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Do Conservatives ever change their spots?

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Image credits: Financial Times photos
Image credits: Financial Times photos

You thought politicians would learn what to say and what not to say, what to do and what not to do, or at least pay someone reliable to consider these things for them. In the wake of recent Tory slip-ups, Online Features Editor Imogen Watson examines the latest round of their problems.

With Boris Johnson speaking out of turn and Exeter alumnus and government minister Andrew Lansley MP being called out for poor expenses claims on dozens of seemingly unnecessary hotel stays, it has arguably been a bad couple of days for the Conservative Party.

To begin, everybody’s favourite London Mayor, Boris Johnson, has been at it again, suggesting last week that we ought not to spend too much time or too many resources on promoting equality within our society. Whilst apparently 16 per cent of “our species” have an IQ of less than 85, approximately two per cent has one over 130, and, during a speech about the benefits of inequality (which fosters “the spirit of envy”), it was the implied message of the Mayor of the Big Smoke that the state ought to use more of our resources for this latter group. Deputy Prime Minister Nick Clegg, whilst praising Johnson for being “a funny guy”, Chancellor George Osborne and the Prime Minister alike have distanced themselves from the Conservative Mayor, who is considered to be very high-ranking and a well-known member of their own party.  Experts have expressed that correlations between high IQs and educational attainment are existent but slight and probabilistic.

In the meantime, Exeter University’s own Andrew Lansley MP (who recently visited the Streatham Campus and an interview with whom you can read here) has been found to be using the taxpayer’s money to pay for stays in London hotels, despite owning properties both in London itself – a mile from Parliament – and near the village of Royston in his not-too-distant constituency of South Cambridgeshire. MPs are able to claim for a second home where appropriate for working either in London or in their constituency; yet Lansley has racked up a bill of £5950 since April 2012, although his million-pound flat is just in Pimlico. Although a family member is apparently living there (so Lansley can’t).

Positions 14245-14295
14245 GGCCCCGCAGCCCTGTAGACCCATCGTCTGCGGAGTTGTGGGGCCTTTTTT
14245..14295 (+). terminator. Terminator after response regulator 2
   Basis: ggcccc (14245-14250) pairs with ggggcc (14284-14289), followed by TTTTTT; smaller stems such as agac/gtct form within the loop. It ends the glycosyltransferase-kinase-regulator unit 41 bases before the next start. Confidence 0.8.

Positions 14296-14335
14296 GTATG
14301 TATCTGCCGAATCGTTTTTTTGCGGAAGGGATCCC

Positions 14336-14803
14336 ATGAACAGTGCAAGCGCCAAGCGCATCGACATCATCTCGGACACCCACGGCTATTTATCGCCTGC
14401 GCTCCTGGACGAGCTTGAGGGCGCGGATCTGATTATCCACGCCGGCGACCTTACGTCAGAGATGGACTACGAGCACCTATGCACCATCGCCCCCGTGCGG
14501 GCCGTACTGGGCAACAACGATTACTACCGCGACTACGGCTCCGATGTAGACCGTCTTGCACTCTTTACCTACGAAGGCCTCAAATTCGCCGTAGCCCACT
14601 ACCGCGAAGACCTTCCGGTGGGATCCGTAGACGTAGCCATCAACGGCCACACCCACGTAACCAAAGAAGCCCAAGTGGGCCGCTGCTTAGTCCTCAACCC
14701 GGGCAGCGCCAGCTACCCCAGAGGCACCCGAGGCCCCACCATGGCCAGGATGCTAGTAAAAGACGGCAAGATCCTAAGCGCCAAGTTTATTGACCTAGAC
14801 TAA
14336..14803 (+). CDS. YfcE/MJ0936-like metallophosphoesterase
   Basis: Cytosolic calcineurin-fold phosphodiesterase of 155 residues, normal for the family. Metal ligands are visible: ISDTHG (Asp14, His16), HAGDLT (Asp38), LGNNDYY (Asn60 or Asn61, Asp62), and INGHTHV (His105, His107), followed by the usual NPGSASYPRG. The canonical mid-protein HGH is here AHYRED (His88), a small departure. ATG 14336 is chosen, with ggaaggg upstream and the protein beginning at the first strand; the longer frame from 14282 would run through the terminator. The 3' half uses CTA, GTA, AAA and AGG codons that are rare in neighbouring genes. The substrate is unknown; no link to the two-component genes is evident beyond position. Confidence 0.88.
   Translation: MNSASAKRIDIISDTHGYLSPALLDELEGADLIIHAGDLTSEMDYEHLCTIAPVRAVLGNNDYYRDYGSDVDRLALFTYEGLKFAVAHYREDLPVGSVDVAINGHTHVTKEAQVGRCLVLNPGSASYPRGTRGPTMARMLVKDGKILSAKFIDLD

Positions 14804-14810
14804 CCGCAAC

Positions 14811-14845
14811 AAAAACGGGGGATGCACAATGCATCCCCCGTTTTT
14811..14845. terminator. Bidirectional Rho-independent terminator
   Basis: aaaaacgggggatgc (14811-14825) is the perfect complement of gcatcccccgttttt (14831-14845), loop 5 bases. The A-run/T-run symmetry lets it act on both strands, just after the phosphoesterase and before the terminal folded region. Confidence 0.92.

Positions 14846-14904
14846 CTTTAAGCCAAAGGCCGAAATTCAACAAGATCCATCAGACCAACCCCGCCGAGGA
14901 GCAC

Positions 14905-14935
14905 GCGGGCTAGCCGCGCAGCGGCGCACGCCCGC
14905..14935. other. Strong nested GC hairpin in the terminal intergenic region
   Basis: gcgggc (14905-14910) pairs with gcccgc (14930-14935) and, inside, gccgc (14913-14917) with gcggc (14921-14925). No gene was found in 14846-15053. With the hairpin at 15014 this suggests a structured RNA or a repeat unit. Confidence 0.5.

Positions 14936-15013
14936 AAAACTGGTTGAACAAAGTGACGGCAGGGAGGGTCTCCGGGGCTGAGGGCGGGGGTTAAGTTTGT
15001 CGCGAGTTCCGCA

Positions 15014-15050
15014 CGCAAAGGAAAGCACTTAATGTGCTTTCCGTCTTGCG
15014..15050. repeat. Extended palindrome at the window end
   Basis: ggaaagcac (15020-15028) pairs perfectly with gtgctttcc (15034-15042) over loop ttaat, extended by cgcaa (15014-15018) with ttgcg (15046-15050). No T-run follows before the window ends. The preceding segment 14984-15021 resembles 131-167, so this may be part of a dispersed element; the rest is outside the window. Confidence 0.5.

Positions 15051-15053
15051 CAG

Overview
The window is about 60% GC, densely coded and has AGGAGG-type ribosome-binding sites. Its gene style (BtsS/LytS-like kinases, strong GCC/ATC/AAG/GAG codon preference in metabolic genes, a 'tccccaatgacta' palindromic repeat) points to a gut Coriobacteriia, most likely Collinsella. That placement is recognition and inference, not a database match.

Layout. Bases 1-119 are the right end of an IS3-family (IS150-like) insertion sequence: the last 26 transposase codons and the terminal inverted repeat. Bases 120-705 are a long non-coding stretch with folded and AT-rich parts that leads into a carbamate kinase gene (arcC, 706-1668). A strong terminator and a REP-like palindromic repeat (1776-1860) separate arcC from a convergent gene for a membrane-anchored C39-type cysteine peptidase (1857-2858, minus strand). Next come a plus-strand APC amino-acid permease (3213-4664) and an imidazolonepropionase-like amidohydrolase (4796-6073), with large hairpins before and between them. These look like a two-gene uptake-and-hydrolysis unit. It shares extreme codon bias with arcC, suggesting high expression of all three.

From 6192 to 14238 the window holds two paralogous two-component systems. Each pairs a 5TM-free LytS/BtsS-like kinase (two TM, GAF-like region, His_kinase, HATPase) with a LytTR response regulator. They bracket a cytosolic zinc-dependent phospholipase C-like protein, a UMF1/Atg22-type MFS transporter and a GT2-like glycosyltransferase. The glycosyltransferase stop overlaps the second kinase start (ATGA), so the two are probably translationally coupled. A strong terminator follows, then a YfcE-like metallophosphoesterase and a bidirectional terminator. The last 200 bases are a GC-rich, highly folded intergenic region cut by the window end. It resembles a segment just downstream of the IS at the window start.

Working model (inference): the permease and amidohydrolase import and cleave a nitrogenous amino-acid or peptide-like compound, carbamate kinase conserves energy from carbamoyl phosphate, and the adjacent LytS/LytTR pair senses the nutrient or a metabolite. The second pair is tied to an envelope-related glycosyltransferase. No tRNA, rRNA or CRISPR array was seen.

Granted, one must remember not to act in the moral high ground too much, as the number of employees stealing from their place of work is also on the increase, and at least this time we are not witnessing receipts for duck houses and the cleaning of moats. With Parliament having brought in the apparently Independent Parliamentary Standards Authority in the wake of the previous expenses scandal, it is questionable how such claims made it through the scrutiny, but it also does rather beg the question – do politicians ever change?

Politicians’ PR managers must have constant nightmares and demand constant pay rises, but there is a bigger debate at the heart of such comments and such actions. The political world is already a game for the elite, but politicians seem to be going out of their way to make it worse by annoying the public just a little bit more every time they open their mouths.

Image credits: NHS Confederation
Image credits: NHS Confederation

After the last expenses scandal, trust in politicians as a whole dipped to an all-time low of 2.3 from its high of 3.5… out of a possible ten. If politicians are so aware of how much the public does not approve of their job performance, their natural reaction ought to be to be on high alert, ready to publicise something positive that they do, ready to avoid such gaffes. Clearly, however, they are not. For the Leader of the House of Commons to set such a poor example, we really should be shocked but instead I found myself sighing disapprovingly and rolling my eyes. What a great state of affairs. Not all politicians are awful, but the ones that are mar the others.

As for the Conservative Party more specifically, its reputation as “the Nasty Party”, rife with scandal and sleaze, is what made it lose the election of 1997 so badly. Boris Johnson may be in contention for the leader of the Party when David Cameron should choose to step down, but his humorous ways and amusing bumbling persona on the international Olympic stage will do him no good if he does not refrain from poor errors of judgement in public affairs that are inherently personal and offensive to large swathes of the population. It is this kind of error that sidelined the Tories for thirteen years, and it will do so again if left unchecked.

Imogen Watson, Online Features Editor

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